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The size of the genome in one of the most well-studied prokaryotes, E.coli, is 4.6 million base pairs (approximately 1.1 mm, if cut and stretched out). So how does this fit inside a small bacterial cell? The DNA is twisted by what is known as supercoiling. Supercoiling means that DNA is either under-wound (less than one turn of the helix per 10 base pairs) or over-wound (more than 1 turn per 10 base pairs) from its normal relaxed state. Some proteins are known to be involved in the supercoiling; other proteins and enzymes such as DNA gyrase help in maintaining the supercoiled structure.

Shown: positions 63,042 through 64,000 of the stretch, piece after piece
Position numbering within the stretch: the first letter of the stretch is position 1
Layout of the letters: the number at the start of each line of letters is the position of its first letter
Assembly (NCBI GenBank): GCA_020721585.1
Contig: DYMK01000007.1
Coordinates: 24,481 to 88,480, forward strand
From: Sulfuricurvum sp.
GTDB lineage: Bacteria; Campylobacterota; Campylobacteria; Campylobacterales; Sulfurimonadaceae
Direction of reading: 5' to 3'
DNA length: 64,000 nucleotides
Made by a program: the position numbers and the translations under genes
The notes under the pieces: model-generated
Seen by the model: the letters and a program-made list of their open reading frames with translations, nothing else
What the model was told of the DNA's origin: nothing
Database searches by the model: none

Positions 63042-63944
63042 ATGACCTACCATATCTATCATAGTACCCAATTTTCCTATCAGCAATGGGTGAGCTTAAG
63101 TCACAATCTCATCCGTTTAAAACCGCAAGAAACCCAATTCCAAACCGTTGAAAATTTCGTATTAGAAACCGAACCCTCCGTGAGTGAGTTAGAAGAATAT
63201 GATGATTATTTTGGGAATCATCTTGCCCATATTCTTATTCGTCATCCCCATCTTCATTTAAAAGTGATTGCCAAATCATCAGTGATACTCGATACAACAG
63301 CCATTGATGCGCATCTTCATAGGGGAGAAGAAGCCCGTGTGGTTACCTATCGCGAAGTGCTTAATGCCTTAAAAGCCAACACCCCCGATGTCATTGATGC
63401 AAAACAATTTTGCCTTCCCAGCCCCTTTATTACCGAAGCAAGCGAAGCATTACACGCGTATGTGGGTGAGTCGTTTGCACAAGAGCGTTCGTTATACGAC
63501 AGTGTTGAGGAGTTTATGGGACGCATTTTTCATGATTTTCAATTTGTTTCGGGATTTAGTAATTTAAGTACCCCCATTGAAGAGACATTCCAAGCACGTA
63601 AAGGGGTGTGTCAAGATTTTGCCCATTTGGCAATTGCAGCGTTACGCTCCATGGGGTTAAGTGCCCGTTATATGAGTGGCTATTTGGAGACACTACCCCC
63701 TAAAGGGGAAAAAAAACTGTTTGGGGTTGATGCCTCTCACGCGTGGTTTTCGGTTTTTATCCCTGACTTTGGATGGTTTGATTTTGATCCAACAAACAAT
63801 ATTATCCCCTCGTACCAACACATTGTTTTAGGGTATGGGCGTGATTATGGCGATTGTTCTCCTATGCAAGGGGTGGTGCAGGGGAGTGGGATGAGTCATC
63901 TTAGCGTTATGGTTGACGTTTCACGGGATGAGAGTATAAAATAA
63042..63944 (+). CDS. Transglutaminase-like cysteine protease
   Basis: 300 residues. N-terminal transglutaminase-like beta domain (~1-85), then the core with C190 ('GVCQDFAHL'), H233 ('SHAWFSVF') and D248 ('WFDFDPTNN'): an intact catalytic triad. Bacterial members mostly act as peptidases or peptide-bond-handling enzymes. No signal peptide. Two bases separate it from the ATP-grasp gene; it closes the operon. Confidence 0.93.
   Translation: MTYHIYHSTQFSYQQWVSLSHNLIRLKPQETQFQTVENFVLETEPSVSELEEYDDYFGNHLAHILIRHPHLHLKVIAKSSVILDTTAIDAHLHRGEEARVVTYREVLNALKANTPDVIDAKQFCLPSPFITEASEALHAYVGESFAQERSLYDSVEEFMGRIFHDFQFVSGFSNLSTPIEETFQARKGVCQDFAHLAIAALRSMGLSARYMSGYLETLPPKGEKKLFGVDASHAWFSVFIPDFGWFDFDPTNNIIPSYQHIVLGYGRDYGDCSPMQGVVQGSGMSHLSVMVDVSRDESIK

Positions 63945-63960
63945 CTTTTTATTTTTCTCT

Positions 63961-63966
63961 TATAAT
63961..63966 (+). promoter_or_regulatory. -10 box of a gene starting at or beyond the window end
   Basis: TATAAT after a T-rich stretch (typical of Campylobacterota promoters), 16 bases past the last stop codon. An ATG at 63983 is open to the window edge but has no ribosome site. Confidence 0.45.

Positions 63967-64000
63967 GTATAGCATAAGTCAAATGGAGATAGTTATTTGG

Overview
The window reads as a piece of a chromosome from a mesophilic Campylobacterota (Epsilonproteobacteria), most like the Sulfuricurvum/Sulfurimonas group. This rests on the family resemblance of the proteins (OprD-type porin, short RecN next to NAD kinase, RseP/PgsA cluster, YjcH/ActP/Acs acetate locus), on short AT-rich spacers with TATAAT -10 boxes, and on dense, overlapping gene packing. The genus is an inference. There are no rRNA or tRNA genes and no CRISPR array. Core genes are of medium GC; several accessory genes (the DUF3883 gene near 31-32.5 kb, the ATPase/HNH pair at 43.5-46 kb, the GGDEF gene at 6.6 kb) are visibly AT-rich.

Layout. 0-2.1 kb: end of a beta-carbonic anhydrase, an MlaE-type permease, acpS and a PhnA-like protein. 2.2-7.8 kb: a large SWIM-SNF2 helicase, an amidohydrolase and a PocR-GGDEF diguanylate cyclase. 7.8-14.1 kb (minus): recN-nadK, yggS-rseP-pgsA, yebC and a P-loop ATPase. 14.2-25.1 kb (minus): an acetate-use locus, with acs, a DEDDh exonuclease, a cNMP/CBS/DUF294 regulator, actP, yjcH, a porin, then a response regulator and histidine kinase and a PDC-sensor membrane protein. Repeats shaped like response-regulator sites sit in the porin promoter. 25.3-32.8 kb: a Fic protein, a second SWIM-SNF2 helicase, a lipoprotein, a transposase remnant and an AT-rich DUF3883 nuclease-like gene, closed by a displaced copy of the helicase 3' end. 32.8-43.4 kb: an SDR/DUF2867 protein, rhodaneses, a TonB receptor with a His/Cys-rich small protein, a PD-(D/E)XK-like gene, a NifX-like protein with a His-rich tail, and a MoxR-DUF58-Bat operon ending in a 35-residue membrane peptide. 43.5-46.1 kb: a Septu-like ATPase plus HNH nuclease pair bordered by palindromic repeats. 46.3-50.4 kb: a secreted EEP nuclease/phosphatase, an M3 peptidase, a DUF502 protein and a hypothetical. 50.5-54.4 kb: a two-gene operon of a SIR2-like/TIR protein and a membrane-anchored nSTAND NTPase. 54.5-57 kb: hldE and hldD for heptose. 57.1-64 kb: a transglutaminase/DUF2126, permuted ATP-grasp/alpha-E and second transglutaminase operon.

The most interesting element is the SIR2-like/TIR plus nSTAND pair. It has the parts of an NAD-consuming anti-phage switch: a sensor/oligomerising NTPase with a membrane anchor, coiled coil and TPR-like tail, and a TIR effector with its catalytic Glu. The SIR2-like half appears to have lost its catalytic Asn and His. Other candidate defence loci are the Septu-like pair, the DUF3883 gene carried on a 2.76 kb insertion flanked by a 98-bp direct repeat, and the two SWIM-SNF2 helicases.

Eukaryotes, whose chromosomes each consist of a linear DNA molecule, employ a different type of packing strategy to fit their DNA inside the nucleus (Figure 6). At the most basic level, DNA is wrapped around proteins known as histones to form structures called nucleosomes. The histones are evolutionarily conserved proteins that are rich in basic amino acids and form an octamer. The DNA (which is negatively charged because of the phosphate groups) is wrapped tightly around the histone core. This nucleosome is linked to the next one with the help of a linker DNA. This is also known as the "beads on a string" structure. This is further compacted into a 30 nm fiber, which is the diameter of the structure. At the metaphase stage, the chromosomes are at their most compact, are approximately 700 nm in width, and are found in association with scaffold proteins.